Todd Doehring spent years working as a scientist at the Cleveland Clinic and as a professor of Bioengineering at Drexel University. His projects centered on images and micro-testing systems. He wanted to make them work better for doctors and other scientists. Todd researched and taught biomechanics of soft tissues and microscopy.
If you’re running a startup, chances are you’ll need to know how to raise capital. You need to know how to find the right potential funding sources and once those sources are identified, how to increase your odds to get funding from those sources.
Beth Potratz owns an eharmony.com of sorts for truckers. Not for love, but for matching truck drivers with jobs they will love. The human resource expert was working on driver recruitment solutions for a trucking industry client when she spotted a two-way challenge: employers couldn’t find the best-fitting drivers and drivers couldn’t find the best-fitting jobs.
"Wait, I have to do financials for my business?!" That's what many entrepreneurs shriek as perspiration rolls down their foreheads when they're told three or five year pro-forma financials are needed for their business when applying to the Innovation Fund. That's closely followed by, "How am I supposed to do that? I'm an entrepreneur, not an accountant." In all honesty, when asked to write this blog I shrieked, "But I'm a numbers person. I don't write!" It took a bit to calm me down, but I realized I do know about financials and I have written before, so I could do this. Hopefully, your panic will subside or at least diminish and be replaced by some degree of confidence after reading this blog.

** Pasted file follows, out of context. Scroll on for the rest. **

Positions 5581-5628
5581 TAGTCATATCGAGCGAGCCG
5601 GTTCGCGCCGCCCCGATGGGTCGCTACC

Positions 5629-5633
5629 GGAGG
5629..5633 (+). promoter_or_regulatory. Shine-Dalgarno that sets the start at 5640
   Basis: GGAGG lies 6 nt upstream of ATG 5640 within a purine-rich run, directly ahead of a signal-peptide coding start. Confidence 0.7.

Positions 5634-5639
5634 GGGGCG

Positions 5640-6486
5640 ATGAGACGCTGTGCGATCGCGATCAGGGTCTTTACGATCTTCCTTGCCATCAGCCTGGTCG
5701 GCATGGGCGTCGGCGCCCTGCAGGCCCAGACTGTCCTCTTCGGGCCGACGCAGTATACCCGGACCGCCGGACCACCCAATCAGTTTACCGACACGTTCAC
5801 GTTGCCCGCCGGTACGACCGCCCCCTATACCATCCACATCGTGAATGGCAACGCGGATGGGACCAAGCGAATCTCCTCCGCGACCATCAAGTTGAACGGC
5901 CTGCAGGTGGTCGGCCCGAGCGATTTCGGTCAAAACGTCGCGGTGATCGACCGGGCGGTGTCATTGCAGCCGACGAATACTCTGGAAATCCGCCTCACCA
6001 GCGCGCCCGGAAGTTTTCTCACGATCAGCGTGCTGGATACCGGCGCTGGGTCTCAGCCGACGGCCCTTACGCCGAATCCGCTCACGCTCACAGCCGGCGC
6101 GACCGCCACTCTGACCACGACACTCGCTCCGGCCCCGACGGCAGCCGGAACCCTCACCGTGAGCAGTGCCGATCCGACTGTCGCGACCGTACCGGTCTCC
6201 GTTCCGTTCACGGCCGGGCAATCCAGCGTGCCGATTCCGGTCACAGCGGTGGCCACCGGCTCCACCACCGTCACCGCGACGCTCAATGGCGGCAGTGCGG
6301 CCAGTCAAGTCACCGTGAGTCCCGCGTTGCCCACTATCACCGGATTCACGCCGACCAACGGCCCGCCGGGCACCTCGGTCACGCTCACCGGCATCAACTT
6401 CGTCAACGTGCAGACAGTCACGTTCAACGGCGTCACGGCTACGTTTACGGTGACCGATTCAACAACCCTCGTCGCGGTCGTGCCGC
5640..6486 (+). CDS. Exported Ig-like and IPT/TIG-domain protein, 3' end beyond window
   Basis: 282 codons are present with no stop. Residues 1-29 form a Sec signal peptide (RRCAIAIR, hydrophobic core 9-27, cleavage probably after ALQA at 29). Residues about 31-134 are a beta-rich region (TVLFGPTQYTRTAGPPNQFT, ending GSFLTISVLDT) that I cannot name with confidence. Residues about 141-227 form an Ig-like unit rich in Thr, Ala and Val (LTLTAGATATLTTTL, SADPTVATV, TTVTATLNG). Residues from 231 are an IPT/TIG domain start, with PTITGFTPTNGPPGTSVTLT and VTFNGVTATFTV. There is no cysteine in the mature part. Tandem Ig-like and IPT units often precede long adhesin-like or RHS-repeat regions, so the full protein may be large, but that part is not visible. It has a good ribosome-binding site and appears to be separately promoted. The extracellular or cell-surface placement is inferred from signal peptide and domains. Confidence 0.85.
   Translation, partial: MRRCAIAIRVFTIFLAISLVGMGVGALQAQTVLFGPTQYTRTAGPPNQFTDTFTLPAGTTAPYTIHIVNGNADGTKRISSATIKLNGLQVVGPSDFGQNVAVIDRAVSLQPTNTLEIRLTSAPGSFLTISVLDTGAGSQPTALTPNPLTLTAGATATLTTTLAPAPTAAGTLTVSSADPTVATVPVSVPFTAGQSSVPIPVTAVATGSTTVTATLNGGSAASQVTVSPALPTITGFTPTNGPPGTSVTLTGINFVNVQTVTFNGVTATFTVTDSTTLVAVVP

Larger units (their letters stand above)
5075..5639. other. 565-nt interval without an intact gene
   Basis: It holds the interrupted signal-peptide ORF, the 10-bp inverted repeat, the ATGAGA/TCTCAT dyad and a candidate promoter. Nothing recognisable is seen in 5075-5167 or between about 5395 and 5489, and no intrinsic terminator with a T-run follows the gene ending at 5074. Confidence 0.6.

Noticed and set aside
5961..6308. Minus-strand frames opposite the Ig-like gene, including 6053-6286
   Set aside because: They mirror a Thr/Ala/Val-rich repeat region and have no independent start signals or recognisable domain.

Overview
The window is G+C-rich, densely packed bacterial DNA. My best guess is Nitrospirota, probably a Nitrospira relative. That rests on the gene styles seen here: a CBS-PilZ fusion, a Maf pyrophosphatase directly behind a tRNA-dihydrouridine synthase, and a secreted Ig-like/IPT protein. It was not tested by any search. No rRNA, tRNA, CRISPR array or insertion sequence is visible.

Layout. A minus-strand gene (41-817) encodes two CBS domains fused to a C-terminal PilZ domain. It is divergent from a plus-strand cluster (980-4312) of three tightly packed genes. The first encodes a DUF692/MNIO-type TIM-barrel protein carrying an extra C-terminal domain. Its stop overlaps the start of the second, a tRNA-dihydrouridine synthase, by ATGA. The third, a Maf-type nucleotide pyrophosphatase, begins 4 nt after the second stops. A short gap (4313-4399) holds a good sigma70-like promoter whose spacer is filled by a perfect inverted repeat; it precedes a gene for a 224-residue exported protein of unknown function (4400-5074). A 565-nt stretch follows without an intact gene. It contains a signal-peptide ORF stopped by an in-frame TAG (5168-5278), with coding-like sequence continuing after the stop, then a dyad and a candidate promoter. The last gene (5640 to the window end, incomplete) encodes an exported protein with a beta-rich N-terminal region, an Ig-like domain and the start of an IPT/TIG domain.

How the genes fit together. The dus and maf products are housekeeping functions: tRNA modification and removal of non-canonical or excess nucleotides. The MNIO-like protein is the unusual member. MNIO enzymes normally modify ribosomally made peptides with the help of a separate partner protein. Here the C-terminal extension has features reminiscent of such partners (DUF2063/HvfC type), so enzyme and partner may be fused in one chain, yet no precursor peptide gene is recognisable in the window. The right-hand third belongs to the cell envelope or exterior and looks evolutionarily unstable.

If you’re running a startup I’ve got one important bit of advice: you will never have enough funding. You will (and should) always be looking for your next source of funds. Well, maybe never is a bit over the top, but never is a good benchmark during the first five years of any startup.